Copywriters: Killers, Poets, Nerds, Or Something Else?


I was figuratively punched in the gut by one part of Joshua Ferris' And Then We Came To The End, a book I highly recommend to anyone already in or considering a job in advertising or marketing.

Several characters in the book are copywriters, a title that has been present on my business cards, from time to time. Copywriters aren't just characters in the book, they're often characters, themselves.

Copywriters are often an interesting group. Well-read, imaginative, delightful at cocktail parties - it's practically written into the job description.

Baby, You're A Killer

And maybe it's imagination that allows us to create personas about ourselves. We are people who sit in offices, but frequently imagine ourselves as much, much more.

Consider this excerpt from Ferris' novel:

"'What's your idea?' asked Joe.

Her idea? We'll tell you her idea, Joe. To slaughter. Nobody talks about it, nobody says a word, but the real engine running the [advertising agency] is the primal desire to kill. To be the best ad person in the building, to inspire jealousy, to defeat all the rest. The threat of layoffs just made it a more efficient machine [page 109]."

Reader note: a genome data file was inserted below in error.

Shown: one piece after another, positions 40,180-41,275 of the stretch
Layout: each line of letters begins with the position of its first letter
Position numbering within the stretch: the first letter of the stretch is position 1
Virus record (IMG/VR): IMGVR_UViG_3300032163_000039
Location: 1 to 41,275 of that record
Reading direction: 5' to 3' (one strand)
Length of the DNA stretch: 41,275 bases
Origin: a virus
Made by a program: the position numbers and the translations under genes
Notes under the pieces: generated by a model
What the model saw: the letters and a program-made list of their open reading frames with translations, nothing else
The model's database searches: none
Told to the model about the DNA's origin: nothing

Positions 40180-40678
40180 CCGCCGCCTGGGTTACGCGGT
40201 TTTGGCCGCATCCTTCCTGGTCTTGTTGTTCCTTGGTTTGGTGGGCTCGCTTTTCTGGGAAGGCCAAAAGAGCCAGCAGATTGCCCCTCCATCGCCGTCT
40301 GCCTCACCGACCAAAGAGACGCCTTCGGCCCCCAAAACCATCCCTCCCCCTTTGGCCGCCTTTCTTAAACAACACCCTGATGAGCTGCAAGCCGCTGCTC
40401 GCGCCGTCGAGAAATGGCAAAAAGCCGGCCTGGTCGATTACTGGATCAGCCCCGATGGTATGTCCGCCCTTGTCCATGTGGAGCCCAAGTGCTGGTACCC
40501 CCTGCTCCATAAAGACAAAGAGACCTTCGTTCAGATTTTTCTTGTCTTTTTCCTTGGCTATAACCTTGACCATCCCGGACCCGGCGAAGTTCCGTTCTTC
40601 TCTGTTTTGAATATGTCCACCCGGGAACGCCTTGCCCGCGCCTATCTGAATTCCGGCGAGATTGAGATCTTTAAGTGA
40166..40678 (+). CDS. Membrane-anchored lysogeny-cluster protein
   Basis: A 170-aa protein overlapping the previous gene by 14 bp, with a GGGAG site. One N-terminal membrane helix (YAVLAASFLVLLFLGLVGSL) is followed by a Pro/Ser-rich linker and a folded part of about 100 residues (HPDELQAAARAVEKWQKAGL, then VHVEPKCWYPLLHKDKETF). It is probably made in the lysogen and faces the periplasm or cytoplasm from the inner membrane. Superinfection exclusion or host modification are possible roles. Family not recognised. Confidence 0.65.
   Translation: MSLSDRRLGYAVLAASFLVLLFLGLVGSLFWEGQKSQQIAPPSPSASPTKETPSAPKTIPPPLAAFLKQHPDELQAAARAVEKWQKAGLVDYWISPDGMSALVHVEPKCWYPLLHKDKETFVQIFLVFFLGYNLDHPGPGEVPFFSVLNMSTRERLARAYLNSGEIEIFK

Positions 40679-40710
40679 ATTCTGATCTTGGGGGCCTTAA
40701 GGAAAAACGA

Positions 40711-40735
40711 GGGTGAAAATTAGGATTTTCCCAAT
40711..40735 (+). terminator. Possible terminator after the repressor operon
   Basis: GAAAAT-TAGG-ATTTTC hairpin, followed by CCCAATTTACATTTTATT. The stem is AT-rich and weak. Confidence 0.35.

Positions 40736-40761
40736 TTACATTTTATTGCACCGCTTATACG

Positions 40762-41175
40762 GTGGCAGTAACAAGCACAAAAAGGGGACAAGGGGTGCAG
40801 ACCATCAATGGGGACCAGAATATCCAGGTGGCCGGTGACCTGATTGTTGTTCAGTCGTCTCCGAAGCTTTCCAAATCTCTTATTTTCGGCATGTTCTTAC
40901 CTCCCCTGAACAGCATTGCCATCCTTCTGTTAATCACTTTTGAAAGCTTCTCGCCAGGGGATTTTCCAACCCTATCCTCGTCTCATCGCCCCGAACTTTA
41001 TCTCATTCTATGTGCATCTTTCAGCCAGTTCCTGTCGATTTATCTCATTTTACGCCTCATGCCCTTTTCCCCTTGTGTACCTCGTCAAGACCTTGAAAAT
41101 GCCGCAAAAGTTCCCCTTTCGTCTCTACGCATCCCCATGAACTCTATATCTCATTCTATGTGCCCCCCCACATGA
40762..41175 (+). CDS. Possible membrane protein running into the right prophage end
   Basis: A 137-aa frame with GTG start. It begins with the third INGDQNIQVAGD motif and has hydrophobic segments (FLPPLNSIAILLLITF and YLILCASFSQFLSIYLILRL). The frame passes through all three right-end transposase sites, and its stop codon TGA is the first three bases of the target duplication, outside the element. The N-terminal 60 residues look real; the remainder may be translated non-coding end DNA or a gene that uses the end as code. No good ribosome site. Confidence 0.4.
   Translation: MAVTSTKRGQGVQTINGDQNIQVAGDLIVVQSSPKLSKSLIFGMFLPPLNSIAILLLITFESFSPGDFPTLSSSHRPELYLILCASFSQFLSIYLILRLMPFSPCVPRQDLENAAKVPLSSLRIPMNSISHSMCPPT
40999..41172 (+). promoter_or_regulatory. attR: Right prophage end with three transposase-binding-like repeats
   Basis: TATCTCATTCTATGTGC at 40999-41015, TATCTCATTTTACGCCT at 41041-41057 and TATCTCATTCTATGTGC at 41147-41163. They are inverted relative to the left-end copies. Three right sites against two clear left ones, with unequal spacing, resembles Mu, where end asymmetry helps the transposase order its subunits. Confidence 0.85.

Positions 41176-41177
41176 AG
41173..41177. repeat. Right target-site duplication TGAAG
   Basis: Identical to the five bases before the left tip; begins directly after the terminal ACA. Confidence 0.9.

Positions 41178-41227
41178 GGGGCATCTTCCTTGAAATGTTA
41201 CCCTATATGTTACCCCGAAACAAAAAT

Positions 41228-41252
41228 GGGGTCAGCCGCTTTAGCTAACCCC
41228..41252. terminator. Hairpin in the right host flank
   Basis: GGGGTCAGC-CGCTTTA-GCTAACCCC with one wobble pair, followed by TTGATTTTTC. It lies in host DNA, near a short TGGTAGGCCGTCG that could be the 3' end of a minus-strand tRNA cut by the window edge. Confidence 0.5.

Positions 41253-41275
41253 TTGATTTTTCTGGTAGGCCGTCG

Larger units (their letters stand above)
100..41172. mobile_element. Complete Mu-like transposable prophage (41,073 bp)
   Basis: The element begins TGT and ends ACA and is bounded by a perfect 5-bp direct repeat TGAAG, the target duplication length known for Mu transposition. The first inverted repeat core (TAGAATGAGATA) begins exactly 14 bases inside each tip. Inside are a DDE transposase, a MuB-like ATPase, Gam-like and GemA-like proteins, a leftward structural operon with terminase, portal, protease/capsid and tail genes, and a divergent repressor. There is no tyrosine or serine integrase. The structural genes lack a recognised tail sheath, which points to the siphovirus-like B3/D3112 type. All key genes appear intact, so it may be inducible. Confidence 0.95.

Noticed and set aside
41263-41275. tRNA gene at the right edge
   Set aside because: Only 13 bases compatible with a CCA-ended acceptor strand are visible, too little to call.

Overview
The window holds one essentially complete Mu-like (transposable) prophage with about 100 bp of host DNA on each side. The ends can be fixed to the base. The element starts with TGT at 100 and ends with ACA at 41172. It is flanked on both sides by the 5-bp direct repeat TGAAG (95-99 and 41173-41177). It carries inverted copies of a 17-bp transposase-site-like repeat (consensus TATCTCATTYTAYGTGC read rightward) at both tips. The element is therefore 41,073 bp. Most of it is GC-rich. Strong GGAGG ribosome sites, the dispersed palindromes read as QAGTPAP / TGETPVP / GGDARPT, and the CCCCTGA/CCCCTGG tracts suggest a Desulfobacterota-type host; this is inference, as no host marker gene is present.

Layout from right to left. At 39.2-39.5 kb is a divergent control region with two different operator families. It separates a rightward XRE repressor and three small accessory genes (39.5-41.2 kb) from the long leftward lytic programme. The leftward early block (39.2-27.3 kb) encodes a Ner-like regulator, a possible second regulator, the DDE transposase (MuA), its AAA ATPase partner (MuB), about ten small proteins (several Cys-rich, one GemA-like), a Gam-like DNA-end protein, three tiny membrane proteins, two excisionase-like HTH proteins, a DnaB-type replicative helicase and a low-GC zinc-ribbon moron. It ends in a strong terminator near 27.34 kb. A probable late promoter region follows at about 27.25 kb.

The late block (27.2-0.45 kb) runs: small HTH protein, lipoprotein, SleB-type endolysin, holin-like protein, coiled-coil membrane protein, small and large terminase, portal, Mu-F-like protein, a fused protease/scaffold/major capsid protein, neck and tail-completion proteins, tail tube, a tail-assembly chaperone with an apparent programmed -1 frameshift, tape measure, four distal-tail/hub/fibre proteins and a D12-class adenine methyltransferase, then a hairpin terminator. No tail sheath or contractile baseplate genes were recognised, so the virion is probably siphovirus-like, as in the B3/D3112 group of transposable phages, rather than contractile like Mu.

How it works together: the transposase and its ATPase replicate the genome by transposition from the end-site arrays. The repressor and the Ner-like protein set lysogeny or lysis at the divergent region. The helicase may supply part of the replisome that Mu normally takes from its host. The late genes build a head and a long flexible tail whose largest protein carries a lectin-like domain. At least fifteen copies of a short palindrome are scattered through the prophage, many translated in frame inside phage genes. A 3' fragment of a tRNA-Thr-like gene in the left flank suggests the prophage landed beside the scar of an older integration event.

Writers as killers? It might seem like a stretch, but consider this from On Advertising by David Ogilvy, father of one of the most successful advertising agencies ever and constant advocate of good copywriters:

"'Most good copywriters' says William Maynard of the Bates agency, 'fall into two categories. Poets. And killers. Poets see an ad as an end. Killers as a means to an end.' If you are both killer and poet, you get rich [page 32]."

Now, we're killers and poets? And we still wear ties?

Or Really Just Nerds?

And yet, something struck me about this quote from Almost Famous in which two writers are discussing their place in the world:

Lester Bangs: They make you feel cool. And hey. I met you. You are not cool.

William Miller: I know. Even when I thought I was, I knew I wasn't.

Lester Bangs: That's because we're uncool. And while women will always be a problem for us, most of the great art in the world is about that very same problem. Good-looking people don't have any spine. Their art never lasts. They get the girls, but we're smarter. ...The only true currency in this bankrupt world is what we share with someone else when we're uncool.

So Which Is It?

Personally, I can see all of them. Advertising and marketing agencies are highly creative, highly political, highly charged environments. So it's understandable to put yourself in any of these roles (sometimes all of them in a single day!).

What do you think? Which is most accurate metaphor for copywriters? Is it killer, poet, nerd, or something else? I anticipate your answers in the comments section below.

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(Image courtesy of jbhill via Flickr)